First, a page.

There is also a facsinating aside on time and space — in Bethnal Green people tended to be very informal, did ‘not need a highly-developed time sense…because it does not matter greatly whether her goes round to Mum’s at 10 o’clock or at 11. If Mum is not there someone will explain where she has gone‘ (157). This was not at all true of Greenleigh. Much of the difference lay in how close things were in Bethnal Green, with everything walking distance. In Greenleigh, life required a car and a telephone to ‘overcome geography and organize a more scattered life into a manageable whole (158)’.

The impact of this was quite profound, particularly on mental health, and particularly for women. This should not have been stuck in a footnote really:

Footnote 1, p 158: The chief psychiatrist at a local hospital told us that the loneliness of the women on this and other housing estates was the immediate, precipitating cause of so many of them coming to his department for treatment.

This lack of relationships, of knowing people, meant both a growing formality, as well as increased reliance on visual clues for judging strangers.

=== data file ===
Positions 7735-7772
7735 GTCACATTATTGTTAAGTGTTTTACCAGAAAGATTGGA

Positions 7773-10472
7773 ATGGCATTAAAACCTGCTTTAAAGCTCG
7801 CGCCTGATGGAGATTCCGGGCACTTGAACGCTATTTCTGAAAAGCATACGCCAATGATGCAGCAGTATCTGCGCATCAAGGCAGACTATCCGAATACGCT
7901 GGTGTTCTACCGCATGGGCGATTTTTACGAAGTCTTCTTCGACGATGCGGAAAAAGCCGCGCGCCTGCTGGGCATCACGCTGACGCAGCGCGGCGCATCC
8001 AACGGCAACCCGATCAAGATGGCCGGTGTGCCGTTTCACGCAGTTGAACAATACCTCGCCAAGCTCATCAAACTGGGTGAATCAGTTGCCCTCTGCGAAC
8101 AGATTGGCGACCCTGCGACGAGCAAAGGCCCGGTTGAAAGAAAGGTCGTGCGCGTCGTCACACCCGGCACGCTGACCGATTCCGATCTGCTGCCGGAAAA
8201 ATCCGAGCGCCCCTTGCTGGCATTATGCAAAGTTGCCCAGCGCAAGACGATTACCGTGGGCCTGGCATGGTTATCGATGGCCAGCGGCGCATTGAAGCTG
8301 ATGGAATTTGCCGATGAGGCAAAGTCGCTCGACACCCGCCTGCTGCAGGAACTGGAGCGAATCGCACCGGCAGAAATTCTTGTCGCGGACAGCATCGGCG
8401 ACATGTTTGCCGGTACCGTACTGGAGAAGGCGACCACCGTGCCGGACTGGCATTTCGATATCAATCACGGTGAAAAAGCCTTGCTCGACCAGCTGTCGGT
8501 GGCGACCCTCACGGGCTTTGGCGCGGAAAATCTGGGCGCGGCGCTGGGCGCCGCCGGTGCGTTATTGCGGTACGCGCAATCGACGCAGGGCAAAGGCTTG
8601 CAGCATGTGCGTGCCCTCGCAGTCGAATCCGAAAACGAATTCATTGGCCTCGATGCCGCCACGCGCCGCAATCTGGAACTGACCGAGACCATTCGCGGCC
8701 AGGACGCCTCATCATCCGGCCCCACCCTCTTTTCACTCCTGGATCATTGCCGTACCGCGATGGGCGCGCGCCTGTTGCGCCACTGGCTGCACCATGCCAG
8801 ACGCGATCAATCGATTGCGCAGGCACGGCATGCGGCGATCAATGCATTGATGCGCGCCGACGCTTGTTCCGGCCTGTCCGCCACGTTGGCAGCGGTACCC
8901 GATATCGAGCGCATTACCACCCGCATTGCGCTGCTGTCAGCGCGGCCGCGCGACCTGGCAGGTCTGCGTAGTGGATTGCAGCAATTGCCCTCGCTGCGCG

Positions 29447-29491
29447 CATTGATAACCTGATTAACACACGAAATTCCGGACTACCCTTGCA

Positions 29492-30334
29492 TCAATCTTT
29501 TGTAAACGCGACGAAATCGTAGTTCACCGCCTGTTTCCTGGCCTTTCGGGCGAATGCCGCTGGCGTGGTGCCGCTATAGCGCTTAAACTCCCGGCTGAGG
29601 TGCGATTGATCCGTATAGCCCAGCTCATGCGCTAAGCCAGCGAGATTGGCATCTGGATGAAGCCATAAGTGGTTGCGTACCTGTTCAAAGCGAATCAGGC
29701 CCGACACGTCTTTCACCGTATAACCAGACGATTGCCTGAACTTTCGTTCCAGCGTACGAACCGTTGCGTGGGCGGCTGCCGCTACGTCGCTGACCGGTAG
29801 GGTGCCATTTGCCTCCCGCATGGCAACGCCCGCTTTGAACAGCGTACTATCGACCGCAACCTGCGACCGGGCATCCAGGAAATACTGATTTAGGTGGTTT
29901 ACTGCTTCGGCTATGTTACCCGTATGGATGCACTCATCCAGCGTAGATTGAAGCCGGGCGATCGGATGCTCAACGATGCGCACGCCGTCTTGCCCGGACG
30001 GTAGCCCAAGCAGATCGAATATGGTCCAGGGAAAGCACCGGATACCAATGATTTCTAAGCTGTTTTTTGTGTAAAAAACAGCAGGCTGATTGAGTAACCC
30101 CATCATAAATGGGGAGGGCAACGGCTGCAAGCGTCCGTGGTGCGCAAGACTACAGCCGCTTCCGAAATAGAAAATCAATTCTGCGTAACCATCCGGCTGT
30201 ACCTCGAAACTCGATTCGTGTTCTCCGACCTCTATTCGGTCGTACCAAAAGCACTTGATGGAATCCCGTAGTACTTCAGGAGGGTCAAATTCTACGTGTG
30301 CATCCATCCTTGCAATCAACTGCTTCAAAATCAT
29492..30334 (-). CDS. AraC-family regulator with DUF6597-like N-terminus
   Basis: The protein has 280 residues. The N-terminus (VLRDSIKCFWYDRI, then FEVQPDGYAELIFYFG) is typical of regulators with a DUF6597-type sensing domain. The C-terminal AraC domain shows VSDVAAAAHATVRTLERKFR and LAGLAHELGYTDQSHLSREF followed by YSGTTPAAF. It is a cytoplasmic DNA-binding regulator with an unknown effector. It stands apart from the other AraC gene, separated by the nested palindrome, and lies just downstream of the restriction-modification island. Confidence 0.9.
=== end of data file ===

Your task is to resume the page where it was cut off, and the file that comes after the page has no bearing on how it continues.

In a community of long-standing, status, in so far as it is determined by job and income and education, is more or less irrelevant to a person’s worth. He is judged instead, if he is judged at all, more in the round, as a person … How different is Greenleigh…Where nearly everyone is a stranger, there is no means of uncovering personality. (161-162)

They continue

Their relationships are window-to-window, not face-to-face. Their need for respect is just as strong as it ever was, but instead of  being able to find satisfaction in actual, living relationships, through the personal respect that accompanies almost any steady himan interaction, they have to turn to the other kind of respect which is awarded, by some strange sort of common understanding, for the quantity and quality of possessions which which the person surrounds himself (163-164)